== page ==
Post 1: Abstract

People turn to personal narratives when other aspects of identity are weakening as a way to increase a sense of self (Fivush, 2018). To that end, narrative meaning-making has been shown to unlock a deeper, more contextualized layer of personality than simply a person’s traits and lasting goals, which are shaped by the different roles and experiences from participants’ life stories (Booker et al., 2018; Bluck & Habermas, 2001; McAdams, 1995). Particularly, when an individual is able to create meaning from an event that was difficult or jarring, it can serve as a way to solidify their sense of self (Pals, 2006; Habermas & Köber, 2015; Booker et al., 2018). When young adults acknowledge their growth from adversity, they are able to take the time to healthily process events and transgressions that have occurred and move beyond any lasting hardships an event may have created (Baumeister, Stillwell, & Heatherton, 1994; Tedeschi & Calhoun, 2004; Pals, 2006; Pasupathi, Staudinger, & Baltes, 2001). It follows that engaging in autobiographical reasoning is a crucial part of reasoning out the life story and creating an identity (Banks & Salmon, 2013).

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Perceptions of Housing Development in Williamsburg, Virginia by Class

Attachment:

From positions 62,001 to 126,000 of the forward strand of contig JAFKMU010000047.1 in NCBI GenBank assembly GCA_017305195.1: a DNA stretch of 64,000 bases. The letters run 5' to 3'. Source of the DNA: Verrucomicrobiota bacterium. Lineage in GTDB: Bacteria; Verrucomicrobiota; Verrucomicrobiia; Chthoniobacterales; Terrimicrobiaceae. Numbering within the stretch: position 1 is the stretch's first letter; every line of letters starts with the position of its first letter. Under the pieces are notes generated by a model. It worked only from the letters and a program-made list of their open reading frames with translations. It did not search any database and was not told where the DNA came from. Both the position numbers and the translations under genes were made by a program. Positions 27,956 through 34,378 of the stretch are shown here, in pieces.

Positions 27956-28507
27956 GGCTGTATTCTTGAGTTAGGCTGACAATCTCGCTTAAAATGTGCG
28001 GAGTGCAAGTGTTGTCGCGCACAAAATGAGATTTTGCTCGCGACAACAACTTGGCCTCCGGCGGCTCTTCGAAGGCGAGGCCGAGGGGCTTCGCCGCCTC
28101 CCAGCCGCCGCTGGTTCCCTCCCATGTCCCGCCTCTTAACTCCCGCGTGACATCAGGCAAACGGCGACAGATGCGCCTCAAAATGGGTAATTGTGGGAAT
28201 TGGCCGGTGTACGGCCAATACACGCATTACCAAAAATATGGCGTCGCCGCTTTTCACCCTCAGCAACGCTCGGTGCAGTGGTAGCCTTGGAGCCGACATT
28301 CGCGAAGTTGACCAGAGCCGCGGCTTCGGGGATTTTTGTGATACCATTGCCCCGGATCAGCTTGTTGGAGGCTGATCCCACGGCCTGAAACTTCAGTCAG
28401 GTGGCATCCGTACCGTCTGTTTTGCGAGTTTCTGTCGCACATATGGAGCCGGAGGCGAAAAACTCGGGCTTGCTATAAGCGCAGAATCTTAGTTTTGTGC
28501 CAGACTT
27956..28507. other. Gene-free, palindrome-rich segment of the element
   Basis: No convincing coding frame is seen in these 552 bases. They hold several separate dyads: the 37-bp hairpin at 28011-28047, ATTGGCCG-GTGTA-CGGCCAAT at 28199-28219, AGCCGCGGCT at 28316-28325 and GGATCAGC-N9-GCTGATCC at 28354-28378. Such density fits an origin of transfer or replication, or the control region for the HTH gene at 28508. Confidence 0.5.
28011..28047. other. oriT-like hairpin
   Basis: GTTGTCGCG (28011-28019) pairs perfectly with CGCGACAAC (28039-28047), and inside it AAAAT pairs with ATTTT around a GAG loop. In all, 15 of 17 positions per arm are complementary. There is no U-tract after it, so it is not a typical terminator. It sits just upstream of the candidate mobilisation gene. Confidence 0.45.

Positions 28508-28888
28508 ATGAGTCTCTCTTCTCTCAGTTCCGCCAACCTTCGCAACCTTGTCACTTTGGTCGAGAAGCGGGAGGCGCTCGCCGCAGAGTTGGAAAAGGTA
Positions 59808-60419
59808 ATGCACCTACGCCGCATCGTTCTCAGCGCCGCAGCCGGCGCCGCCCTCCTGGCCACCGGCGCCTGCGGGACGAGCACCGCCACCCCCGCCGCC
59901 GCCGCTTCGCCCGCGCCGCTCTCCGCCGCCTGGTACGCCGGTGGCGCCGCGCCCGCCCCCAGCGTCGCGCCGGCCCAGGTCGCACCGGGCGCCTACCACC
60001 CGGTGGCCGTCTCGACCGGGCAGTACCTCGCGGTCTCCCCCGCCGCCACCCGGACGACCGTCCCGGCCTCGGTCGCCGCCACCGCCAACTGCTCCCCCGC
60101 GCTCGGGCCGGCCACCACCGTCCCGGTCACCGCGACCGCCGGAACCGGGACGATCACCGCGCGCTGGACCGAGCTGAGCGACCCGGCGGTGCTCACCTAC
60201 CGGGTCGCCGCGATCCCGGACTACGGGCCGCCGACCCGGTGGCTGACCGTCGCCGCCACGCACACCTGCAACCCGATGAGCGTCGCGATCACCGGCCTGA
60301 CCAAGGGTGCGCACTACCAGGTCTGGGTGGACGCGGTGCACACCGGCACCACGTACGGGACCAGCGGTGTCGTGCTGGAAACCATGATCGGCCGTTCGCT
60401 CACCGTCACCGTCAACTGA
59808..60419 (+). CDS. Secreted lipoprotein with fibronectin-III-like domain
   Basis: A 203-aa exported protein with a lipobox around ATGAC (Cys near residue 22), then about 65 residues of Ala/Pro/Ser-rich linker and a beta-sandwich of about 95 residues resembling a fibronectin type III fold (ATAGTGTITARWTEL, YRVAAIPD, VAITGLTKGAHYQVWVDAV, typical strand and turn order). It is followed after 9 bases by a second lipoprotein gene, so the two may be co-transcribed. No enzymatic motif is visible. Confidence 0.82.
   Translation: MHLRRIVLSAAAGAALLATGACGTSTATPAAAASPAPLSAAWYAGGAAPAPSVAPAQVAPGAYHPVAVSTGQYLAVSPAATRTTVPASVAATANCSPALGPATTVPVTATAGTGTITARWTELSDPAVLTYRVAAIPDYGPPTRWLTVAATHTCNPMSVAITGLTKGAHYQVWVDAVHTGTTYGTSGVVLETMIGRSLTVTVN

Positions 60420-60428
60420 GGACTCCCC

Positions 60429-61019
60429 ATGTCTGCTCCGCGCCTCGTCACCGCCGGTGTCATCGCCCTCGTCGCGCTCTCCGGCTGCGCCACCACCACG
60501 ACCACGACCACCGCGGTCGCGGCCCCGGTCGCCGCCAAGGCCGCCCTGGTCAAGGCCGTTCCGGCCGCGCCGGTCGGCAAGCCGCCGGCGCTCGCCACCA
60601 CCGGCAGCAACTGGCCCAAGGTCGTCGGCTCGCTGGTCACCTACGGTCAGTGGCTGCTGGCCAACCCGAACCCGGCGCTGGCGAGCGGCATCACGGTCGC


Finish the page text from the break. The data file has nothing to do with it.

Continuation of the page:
This research endeavor aims to extrapolate perceptions of the housing market, rapidly changing land use, and gentrification from interviews with participants from different class backgrounds residing in and around Williamsburg, Virginia. The quickly expanding construction of businesses, apartment complexes, and other for-profit institutions in the greater Williamsburg area is an important backdrop for better understanding how individuals are involved in or excluded from the for-profit land expansion process according to their financial background, yet there is currently a sizable gap in research. This study seeks to explore how and in what ways local residents are impacted by urban development, and attempt to uncover patterns within class groups from interview data which may demonstrate how changing residence or business markets are differentially experienced. By comparing perspective along a class line, more sound conclusions can be drawn regarding community exclusion or inclusion according to income bracket.  Furthermore, the interviews are intended to expose the ways in which class groups differ in their experiences of fluctuating financial landscapes. Interview questions asked of respondents will revolve around their experiences of housing during their time as a Williamsburg resident, how land use has changed over time, the general response of the greater community to such changes, and their more personal impacts. While many previous studies on gentrification and/or land use have pondered the immediate or long-term effects of such vast economic changes, rarely have researchers attempted to gather personal perspectives from residents of non-urban centers and compare such data to that of large cities. The current research will fill this gap while also providing a space for local residents to express how they experience housing and its changes. The data may be applied to future research, both in Williamsburg or similar towns and as an axis of comparison for more populated cities experiencing similar developmental/economic movement.